Bootloader address 0x0000 JMP instruction

Hello,

This is probably a stupid question, but when I look at the intel hex dumps of the compiled bootloaders, I was expecting to see a JMP instruction at address 0x0000. I see the following in optiboot:

":0400000300007E007B"

0x0000:0000 = NOP instruction

And this in ADAboot328:

":040000030000780081"

0x0000:0000 = NOP instruction

The bytes following the NOP do appear to be the starting code address.

A JMP opcode would have been 940C, how come this instruction is not in address location 0x0000?

Thanks, just trying to understand.

There is no instruction at location 0x0000 in the bootloader of an AVR - the BOOTRST fuse, when set, causes the processor to jump to the start of the bootloader (as defined by the BOOTSZ fuses) instead of 0x0000 when powered on, and then the bootloader jumps to 0x0000 to start the application.

You are misreading that line - it's a record of type 03, "Start segment address", not type 00 (data). I don't know what function, if any, that has on an AVR microcontroller (on some platforms, it's used to specify where program execution starts from - notice how the address there points to the start of the bootloader)

When burned to a virgin chip, if you then read it back, you see nothing (all 1's, ie, freshly erased) from 0x0000 to the start of the bootloader.

:0400000300007E007B

:04 0000 03 0000 7E00 7B byte count 4 address 0 (ignored) record type 3 (segment start address) data (segment:offset) 0:7e00 checksum 7B

Informational; not an instruction at all, or even something that ends up in the Flash memory. https://en.wikipedia.org/wiki/Intel_HEX

We now have the opportunity to share/review our understandings on Intel-hex Formatted File.

  1. Intel-hex formatted file indeed is a transmission file. It is made out of the object file for onward transmission of the 'Binary Codes/Data' of the application program into the target controller.

  2. The digits (every 4-bit) of the Source Object file are converted into ASCII codes which are included in the Intel-hex file. The Intel-hex file contains few pre-amble and post-amble bytes to make a successful transmission session.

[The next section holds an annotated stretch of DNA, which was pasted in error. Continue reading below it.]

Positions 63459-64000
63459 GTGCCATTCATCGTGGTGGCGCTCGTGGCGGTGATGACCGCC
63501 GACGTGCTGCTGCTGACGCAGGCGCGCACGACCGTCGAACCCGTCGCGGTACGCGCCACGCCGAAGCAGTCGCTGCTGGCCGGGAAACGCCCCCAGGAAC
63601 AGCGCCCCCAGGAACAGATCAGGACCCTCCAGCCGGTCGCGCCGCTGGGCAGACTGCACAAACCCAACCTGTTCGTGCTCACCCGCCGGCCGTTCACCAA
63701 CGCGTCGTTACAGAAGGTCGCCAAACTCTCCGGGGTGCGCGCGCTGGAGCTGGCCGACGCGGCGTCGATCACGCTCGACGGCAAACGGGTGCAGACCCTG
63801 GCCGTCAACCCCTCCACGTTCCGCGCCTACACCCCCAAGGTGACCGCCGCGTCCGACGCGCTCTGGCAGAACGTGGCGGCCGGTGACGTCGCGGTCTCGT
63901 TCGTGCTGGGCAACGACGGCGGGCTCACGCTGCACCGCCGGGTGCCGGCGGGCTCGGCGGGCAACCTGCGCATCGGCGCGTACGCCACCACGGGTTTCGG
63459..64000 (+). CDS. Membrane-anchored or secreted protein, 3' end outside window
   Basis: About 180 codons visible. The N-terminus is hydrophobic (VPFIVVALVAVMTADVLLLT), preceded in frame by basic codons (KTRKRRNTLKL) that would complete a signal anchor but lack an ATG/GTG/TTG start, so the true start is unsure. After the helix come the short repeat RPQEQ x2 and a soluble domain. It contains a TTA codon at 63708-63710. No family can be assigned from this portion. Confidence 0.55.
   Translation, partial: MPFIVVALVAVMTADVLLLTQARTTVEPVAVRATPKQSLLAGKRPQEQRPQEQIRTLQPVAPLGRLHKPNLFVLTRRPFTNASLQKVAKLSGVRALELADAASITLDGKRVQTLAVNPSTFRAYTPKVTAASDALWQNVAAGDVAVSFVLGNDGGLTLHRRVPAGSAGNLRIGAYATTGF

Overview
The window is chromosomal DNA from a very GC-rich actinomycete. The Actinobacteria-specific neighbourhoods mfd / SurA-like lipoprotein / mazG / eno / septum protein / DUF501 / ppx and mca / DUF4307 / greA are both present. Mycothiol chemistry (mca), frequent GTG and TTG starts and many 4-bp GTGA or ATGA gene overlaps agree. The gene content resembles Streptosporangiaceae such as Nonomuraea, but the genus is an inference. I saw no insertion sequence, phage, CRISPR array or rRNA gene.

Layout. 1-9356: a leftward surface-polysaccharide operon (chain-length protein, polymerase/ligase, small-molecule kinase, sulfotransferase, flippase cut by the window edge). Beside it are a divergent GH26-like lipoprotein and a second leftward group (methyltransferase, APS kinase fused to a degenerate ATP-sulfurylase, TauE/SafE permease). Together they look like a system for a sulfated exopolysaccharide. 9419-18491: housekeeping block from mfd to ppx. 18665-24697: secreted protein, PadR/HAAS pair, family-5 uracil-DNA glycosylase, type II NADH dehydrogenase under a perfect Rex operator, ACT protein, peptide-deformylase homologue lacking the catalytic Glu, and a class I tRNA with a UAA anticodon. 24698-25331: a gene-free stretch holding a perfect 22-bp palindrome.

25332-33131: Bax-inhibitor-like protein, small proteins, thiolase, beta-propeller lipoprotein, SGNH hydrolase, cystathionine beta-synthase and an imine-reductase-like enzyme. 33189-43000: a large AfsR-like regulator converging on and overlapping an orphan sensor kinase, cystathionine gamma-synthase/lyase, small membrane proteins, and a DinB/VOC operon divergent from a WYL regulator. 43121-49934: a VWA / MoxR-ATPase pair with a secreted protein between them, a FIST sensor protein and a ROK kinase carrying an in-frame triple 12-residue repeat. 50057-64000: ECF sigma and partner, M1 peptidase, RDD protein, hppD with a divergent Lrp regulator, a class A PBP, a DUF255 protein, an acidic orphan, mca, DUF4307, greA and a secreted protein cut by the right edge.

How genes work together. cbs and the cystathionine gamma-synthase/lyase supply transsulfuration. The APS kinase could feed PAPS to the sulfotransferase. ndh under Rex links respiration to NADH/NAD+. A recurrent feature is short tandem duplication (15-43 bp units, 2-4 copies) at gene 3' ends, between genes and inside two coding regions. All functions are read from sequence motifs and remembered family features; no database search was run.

3. An Intel-hex file is composed of many frames. A frame is composed of many fields. The names and meanings of the fields of an Intel-hex frame:

   :042000008B477F482
   :       04    2000   00     8B 47 7F F4      82       ; mov    ax, WORD PTR ds:[bx+7Fh; hlt (8086)
   (a)    (b)   (c)      (d)    (e)                  (f)

   Field-(a) - Start Code: It indicates the beginning of the transmission of a frame. The receiver looks 
                  for this character in order to synchronise with the transmitter.

   Field-(b) - Byte Count: In indicates the number of data bytes contained in Filed-(e).
  
   Field-(c) - Address: In indicates the address of the memory location (for Real Mode 80x86 it is a 
                 byte organised RAM location with physical address 0000:20000) into which the 
                 1[sup]st[/sup] data byte (8B) will be stored.

                 For AVR, the interpretation is a bit different:
                 If the given frame would belong to an AVR, the value 2000 would be divided by two
                 by the receiver to get the address (1000) of the memory location of the word organised
                 flash into which the 16-bit data (478B not 8B47) would be stored. 

   Field-(d)- Record Type: It indicates, when 00, transmission of normal data bytes. There are still 
                frames to transmit. If the Record Type is found as 01, the receiver understands that
                there is the end of transmission session. 

   Field-(e) - Data: This field contains actual data.

   Filed-(f) - CHKSUM: All the bytes of the frame are added except Field-(a). The carry is discarded.
                 Two's compliment of the remaining byte is formed; it is transmitted as the last byte
                 of the frame. It can be used check the validity of the received frame and instruct the
                 transmitter to re-send the frame, if required.
  1. Let us now analyse the Intel-hex frame submitted by drdavros

:0400000300007E007B

: 04 0000 03 00007E00 7B

(a) Because Fuse Settings (EF = 0x05, HF=0xDE, LF=0xFF) of ATmega328 of ArduinoUNO, the control begins at location 0x3F00 of the Flash Memory. The Boot Loader program had been pre-stored starting from this location. The Boot Loader writes the incoming code/data into the application flash (0x0000 - 0x0040; 0x0041 - 0x3EFF).

(b) As westfw has indicated, this frame is ignored due to 'non-data' record field. There is evvidence in favor of it:

         .include 'mdef32.inc"            ; List Codes

         .org       0x0000                   
         rjmp      0x0040                   ; 0000 - C03E

          .org      0x0040                   ; 
          ldi        r17, 0x5F                ; 0040 - E51F
         ;----------------------
         :02 0000 02 0000 FC             ; Receiver either ignores it or it is over-written by the next frame 
         :02 0000 00 3FC0 FF              ; My receiver always checks if it is 00 or 01.
         
         :02 0080 00 1F E5 7A

(c) drdavros is being requested to post the next frame of the optiboot in order to enable us to see what information is there.

  1. Thanks to drdavros for the very uncommon but very interesting post.